The application notes include recommended starting dilutions; optimal dilutions/concentrations should be determined by the end user.
Use a concentration of 1 µg/ml. Predicted molecular weight: 35 kDa. Good results were obtained when blocked with 5% non-fat dry milk in 0.05% PBS-T.
Use at an assay dependent concentration.
ELISA titre using peptide based assay, 1:312500.
Plays an essential role in the mitochondrial beta-oxidation of short chain fatty acids. Exerts it highest activity toward 3-hydroxybutyryl-CoA.
Expressed in liver, kidney, pancreas, heart and skeletal muscle.
Lipid metabolism; fatty acid beta-oxidation.
Defects in HADH are the cause of 3-alpha-hydroxyacyl-CoA dehydrogenase deficiency (HADH deficiency) [MIM:231530]. HADH deficiency is a metabolic disorder with various clinical presentations including hypoglycemia, hepatoencephalopathy, myopathy or cardiomyopathy, and in some cases sudden death. Defects in HADH are the cause of familial hyperinsulinemic hypoglycemia type 4 (HHF4) [MIM:609975]; also known as persistent hyperinsulinemic hypoglycemia of infancy (PHHI) or congenital hyperinsulinism. HHF is the most common cause of persistent hypoglycemia in infancy and is due to defective negative feedback regulation of insulin secretion by low glucose levels. It causes nesidioblastosis, a diffuse abnormality of the pancreas in which there is extensive, often disorganized formation of new islets. Unless early and aggressive intervention is undertaken, brain damage from recurrent episodes of hypoglycemia may occur. HHF4 should be easily recognizable by analysis of acylcarnitine species and that this disorder responds well to treatment with diazoxide. It provides the first 'experiment of nature' that links impaired fatty acid oxidation to hyperinsulinism and that provides support for the concept that a lipid signaling pathway is implicated in the control of insulin secretion.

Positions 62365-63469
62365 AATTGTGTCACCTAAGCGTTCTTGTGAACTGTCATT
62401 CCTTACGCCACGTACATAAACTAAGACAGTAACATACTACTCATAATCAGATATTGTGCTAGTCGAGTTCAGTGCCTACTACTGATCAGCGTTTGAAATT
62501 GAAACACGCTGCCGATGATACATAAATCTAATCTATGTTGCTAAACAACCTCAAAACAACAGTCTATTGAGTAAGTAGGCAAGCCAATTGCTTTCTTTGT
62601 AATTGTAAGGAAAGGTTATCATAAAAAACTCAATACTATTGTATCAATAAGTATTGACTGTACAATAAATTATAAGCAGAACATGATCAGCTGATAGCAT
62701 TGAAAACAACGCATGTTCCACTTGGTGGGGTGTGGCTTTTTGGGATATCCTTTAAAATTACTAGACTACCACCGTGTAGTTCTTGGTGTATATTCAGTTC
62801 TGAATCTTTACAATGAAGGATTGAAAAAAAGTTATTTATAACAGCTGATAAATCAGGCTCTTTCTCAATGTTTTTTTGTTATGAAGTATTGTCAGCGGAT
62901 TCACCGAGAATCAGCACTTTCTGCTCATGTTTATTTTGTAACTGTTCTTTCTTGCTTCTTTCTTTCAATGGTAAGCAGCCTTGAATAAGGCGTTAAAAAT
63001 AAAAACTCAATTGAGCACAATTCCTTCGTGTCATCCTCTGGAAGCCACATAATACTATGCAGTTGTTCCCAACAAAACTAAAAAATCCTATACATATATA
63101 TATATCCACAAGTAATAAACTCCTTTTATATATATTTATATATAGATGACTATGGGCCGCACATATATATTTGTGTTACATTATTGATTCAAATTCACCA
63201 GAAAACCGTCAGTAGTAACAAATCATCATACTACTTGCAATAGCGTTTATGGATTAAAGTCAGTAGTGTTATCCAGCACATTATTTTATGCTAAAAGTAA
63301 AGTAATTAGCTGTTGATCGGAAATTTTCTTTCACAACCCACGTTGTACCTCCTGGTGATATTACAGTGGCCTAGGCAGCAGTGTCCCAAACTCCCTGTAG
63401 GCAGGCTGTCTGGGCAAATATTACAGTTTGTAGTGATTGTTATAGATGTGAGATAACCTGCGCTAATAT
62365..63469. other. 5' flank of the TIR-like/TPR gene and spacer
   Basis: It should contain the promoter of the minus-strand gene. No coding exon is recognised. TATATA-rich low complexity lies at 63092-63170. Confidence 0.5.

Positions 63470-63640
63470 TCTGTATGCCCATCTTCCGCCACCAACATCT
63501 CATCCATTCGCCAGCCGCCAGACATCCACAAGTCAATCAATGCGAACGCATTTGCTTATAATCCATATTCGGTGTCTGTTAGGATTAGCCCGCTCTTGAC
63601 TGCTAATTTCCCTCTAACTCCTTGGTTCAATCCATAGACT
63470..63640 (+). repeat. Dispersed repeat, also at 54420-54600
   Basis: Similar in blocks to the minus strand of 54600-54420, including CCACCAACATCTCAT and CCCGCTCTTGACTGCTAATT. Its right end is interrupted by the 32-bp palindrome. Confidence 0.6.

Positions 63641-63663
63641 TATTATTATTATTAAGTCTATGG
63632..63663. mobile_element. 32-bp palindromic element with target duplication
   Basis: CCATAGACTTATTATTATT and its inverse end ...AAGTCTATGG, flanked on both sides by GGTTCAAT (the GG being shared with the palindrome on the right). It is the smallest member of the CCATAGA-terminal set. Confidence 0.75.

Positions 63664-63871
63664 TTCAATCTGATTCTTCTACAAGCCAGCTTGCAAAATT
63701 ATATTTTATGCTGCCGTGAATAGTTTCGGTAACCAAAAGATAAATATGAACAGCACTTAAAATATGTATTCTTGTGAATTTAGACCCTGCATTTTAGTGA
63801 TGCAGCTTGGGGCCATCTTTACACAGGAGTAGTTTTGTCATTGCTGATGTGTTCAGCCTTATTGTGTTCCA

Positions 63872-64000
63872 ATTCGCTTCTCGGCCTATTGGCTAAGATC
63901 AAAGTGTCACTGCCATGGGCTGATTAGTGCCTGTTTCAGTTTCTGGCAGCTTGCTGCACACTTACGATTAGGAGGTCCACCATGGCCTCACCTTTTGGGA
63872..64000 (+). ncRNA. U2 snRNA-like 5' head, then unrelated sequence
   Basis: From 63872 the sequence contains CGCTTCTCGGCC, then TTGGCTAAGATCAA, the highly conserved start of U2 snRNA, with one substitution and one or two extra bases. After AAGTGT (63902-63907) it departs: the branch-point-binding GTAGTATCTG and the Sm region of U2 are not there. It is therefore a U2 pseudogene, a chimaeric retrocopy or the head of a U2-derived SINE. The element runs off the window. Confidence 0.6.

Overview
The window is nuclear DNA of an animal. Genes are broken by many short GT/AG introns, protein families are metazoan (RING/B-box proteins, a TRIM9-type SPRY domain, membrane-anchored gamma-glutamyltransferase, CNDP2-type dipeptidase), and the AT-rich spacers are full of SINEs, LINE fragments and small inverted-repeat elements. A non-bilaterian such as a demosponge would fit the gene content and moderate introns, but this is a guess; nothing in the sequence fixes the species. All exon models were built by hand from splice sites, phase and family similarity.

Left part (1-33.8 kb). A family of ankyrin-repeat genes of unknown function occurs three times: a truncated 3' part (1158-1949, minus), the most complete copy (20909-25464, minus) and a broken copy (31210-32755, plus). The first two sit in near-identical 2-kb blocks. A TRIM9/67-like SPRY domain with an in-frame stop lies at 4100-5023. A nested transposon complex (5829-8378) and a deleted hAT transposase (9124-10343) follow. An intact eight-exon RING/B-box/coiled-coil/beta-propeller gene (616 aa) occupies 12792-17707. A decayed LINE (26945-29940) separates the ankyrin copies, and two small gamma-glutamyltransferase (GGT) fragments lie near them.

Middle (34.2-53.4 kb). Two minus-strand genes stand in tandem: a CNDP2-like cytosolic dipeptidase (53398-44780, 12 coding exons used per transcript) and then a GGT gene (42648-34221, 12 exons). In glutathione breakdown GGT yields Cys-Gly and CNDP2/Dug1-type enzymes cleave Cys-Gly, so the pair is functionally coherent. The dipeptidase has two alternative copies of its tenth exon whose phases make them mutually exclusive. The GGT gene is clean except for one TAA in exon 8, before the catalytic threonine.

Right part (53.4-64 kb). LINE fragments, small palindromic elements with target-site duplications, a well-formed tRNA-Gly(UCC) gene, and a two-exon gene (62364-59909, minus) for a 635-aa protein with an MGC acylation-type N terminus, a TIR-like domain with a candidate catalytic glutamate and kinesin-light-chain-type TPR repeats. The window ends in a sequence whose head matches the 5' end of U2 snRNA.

Belongs to the 3-hydroxyacyl-CoA dehydrogenase family.